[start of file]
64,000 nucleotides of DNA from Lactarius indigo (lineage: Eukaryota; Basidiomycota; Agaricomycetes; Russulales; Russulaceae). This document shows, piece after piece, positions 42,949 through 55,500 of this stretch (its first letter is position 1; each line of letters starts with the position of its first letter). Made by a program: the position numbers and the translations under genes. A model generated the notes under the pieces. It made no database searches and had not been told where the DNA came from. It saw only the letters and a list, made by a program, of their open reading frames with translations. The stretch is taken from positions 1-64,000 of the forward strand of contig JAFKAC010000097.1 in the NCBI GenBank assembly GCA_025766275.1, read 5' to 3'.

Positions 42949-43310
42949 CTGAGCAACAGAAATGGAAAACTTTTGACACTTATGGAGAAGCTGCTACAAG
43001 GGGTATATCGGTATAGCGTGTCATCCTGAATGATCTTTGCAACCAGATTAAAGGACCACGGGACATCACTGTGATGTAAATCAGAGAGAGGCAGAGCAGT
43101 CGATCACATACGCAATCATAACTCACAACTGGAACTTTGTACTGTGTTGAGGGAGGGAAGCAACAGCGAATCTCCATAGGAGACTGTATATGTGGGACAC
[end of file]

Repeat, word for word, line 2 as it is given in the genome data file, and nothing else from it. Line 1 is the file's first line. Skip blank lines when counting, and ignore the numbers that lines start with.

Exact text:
Positions 42949-43310